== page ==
7 January 2005

torturing the truth

UN Convention against Torture
Article 2
Each State Party shall take effective legislative, administrative, judicial or other measures to prevent acts of torture in any territory under its jurisdiction.

No exceptional circumstances whatsoever, whether a state of war or a threat or war, internal political instability or any other public emergency, may be invoked as a justification of torture.
An order from a superior officer or a public authority may not be invoked as a justification of torture.

US Department of Justice Memo Re: Legal Standards Applicable Under 18 U.S.C. §§ 2340-2340A (PDF)
Torture is abhorrent both to American law and values and to international norms. This universal repudiation of torture is reflected in our criminal law, for example, 18 U.S.C. §§ 23402340A; international agreements, exemplified by the United Nations Convention Against Torture (the "CAT")'; customary international law2; centuries of Anglo-American law3; and the longstanding policy of the United States, repeatedly and recently reaffirmed by the President.4

This Office interpreted the federal criminal prohibition against torture—codified at 18 U.S.C. §§ 2340-2340A—in Standards of Conduct for Interrogation under 18 U.S.C. §§ 23402340A (Aug. 1, 2002) ("August 2002 Memorandum"). The August 2002 Memorandum also addressed a number of issues beyond interpretation of those statutory provisions, including the President's Commander-in-Chief power, and various defenses that might be asserted to avoid potential liability under sections 2340-2340A. See id. at 31 -46.

Rome Statute of the International Criminal Court
Article 2(e)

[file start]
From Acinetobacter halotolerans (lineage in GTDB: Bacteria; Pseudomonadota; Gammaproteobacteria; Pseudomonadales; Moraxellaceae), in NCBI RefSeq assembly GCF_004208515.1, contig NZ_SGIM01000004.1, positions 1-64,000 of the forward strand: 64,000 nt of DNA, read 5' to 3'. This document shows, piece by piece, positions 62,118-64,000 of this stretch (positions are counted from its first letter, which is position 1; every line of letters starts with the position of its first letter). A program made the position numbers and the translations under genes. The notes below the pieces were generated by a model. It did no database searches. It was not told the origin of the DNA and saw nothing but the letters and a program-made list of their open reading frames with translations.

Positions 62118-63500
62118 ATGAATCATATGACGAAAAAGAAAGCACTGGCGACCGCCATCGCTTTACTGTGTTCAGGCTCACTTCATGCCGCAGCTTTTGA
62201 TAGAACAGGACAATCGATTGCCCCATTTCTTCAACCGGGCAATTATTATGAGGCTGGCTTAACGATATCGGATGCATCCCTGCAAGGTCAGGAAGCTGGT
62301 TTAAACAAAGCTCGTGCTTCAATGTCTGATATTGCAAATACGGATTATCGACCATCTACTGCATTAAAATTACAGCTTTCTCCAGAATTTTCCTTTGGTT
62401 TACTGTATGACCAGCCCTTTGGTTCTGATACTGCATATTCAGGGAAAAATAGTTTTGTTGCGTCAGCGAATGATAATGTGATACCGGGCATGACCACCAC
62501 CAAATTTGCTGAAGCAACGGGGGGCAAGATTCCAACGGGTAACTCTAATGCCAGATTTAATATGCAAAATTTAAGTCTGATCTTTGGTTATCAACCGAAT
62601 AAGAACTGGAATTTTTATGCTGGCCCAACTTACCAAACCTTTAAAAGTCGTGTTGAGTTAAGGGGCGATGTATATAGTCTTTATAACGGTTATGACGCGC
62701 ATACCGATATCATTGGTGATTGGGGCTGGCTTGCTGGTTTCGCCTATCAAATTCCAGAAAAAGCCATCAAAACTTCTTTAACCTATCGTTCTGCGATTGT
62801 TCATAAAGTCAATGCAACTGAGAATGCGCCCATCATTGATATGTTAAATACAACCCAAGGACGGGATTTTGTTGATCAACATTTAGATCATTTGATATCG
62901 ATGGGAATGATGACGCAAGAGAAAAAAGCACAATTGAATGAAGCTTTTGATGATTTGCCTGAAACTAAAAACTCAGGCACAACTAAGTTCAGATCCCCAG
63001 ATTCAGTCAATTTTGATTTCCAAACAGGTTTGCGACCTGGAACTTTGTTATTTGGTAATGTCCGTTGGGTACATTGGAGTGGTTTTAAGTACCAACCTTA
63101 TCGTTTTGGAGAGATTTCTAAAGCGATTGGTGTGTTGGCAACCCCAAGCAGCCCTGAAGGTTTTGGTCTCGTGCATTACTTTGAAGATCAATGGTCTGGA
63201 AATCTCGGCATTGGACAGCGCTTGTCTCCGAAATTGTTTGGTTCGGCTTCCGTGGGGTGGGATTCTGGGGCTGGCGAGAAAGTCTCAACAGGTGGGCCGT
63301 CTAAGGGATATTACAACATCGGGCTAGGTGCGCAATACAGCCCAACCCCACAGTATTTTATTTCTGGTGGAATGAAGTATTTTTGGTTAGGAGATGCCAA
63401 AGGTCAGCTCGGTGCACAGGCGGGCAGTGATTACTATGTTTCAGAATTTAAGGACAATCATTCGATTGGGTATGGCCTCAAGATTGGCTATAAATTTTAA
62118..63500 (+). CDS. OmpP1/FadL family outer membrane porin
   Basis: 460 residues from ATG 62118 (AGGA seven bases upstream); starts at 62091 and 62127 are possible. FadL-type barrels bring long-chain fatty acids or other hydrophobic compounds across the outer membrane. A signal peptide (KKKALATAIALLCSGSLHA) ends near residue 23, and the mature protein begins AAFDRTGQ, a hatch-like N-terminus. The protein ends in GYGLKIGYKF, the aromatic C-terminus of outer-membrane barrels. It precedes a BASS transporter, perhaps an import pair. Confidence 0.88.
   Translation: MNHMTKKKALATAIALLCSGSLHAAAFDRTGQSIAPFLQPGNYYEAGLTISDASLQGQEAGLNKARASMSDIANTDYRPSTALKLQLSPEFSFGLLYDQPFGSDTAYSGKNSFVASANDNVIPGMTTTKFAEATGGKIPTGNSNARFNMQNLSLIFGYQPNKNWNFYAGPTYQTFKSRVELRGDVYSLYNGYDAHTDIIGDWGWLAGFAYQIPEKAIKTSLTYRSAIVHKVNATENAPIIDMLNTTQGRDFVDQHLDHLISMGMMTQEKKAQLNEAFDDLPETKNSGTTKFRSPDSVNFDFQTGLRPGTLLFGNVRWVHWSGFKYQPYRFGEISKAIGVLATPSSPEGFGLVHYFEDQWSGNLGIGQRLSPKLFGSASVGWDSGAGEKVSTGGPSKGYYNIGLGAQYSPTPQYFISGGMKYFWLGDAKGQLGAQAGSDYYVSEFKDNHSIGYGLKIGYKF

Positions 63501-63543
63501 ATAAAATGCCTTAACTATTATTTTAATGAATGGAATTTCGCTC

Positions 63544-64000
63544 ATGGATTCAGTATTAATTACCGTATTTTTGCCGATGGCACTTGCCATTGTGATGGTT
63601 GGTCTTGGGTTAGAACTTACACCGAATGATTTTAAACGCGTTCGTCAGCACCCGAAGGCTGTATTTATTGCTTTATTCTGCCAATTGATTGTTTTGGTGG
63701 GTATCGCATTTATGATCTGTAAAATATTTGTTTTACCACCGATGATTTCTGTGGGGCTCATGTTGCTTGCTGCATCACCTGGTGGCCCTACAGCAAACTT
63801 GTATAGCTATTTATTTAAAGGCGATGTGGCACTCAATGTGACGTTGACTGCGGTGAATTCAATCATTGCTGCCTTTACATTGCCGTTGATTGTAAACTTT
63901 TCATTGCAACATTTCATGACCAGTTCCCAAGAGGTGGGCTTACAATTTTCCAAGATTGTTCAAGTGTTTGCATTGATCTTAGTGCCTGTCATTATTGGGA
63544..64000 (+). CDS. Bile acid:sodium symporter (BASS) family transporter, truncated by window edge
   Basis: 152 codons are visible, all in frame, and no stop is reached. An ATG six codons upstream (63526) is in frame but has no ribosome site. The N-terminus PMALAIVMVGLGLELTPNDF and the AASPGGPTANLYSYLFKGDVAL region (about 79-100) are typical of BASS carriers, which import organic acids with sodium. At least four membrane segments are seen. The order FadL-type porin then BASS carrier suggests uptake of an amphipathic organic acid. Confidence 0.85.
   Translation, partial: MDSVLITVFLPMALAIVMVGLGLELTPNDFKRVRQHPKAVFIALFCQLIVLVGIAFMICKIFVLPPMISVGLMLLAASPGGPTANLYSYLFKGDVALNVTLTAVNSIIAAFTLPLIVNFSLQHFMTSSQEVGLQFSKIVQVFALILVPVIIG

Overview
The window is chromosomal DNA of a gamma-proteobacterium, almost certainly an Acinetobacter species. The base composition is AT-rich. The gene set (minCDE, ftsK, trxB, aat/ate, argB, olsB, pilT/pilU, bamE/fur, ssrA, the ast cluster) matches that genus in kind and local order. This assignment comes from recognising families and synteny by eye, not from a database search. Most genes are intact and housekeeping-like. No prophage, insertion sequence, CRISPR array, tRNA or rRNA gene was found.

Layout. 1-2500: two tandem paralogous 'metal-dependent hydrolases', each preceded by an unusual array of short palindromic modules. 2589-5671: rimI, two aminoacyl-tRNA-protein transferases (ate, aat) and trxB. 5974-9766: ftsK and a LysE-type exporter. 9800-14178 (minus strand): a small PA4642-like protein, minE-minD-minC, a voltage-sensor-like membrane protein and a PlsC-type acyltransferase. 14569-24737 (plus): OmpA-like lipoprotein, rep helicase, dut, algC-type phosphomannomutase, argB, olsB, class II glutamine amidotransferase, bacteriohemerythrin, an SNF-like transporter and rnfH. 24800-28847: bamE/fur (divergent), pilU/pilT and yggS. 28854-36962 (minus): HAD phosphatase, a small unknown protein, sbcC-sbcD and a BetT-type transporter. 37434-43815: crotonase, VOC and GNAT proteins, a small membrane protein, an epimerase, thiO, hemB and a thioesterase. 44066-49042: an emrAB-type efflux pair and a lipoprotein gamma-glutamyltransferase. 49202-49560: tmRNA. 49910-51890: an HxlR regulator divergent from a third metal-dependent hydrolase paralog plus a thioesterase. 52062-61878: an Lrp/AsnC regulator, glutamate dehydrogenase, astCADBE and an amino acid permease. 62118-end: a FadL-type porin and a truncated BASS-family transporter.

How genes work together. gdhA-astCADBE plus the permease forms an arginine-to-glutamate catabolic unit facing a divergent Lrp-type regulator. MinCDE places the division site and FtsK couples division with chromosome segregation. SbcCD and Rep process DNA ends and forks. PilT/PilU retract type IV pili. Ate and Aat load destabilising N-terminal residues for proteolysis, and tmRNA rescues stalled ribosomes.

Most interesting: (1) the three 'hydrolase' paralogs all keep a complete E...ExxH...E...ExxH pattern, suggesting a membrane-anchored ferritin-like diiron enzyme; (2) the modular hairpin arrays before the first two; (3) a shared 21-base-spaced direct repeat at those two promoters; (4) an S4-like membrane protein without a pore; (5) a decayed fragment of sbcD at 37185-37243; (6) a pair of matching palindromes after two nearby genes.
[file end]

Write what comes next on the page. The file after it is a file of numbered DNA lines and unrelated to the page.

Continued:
"Torture" means the intentional infliction of severe pain or suffering, whether physical or mental, upon a person in the custody or under the control of the accused; except that torture shall not include pain or suffering arising only from, inherent in or incidental to, lawful sanctions;

Principal object of Act
(1) The principal object of this Act is to facilitate compliance with Australia's obligations under the Statute.

(2) Accordingly, this Act does not affect the primacy of Australia's right to exercise its jurisdiction with respect to crimes within the jurisdiction of the ICC.

Note: The crimes within the jurisdiction of the ICC are set out as crimes in Australia in Division 268 of the Criminal Code .

Australia signed the Rome Statute on 9 Dec 1998. Australia ratified the Rome Statute on 1 Jul 2002.

That is all very comforting. Except that the lawyers for Mamdou Habib say otherwise.

Documents reveal Habib torture allegations
New detail has emerged about the alleged torture inflicted on Australian terrorism suspect Mamdouh Habib while he was in Egypt.

Mr Habib was captured by US forces in Pakistan in 2001 and was moved to Egypt before being taken to Guantanamo Bay in Cuba.

The ABC has obtained previously sealed court documents in which Mr Habib's lawyers outline allegations of routine torture and beatings while he was in Egypt.

The Sydney man says he was left in rooms filled with water up to his chin, tortured with electrodes during questioning and threatened with dogs.

He says the torture made him give some false confessions.

Mr Habib relayed the claims to his lawyers several weeks ago and they plan to use the information if the US tries to have him returned to Egypt.

Mr Habib's Australia-based lawyer, Stephen Hopper, says the new evidence implicates the Australian Government.

Mr Hopper says the most serious allegation in the documents concerns the involvement of an Australian official in his client's alleged abuse before he was taken to Egypt.

"The Australian officials stood by while what we believe were CIA officials engaged in the type of abuses we've seen at Abu Graib, where Mamdouh Habib's clothes were cut off, he's handcuffed, held down with women around him," he said.

The Bush administration is an enthusiastic practitioner of extraordinary rendition, by which a prisoner is sent to a country whch practices torture. Habib claims he was sent to Egypt and tortured there before his transfer to Guantánamo. The Australian government denied all knowledge of torture in Egypt or elsewhere before the last hearings of the Senate Foreign Affairs estimates committee on 24 May 2003. If Habib's lawyers can substantiate that he was subjected to torture with the knowledge of the Australian government then those responsible are guilty of crimes against humanity and, if not prosecuted in Australia, can be prosecuted before the International Criminal Court.

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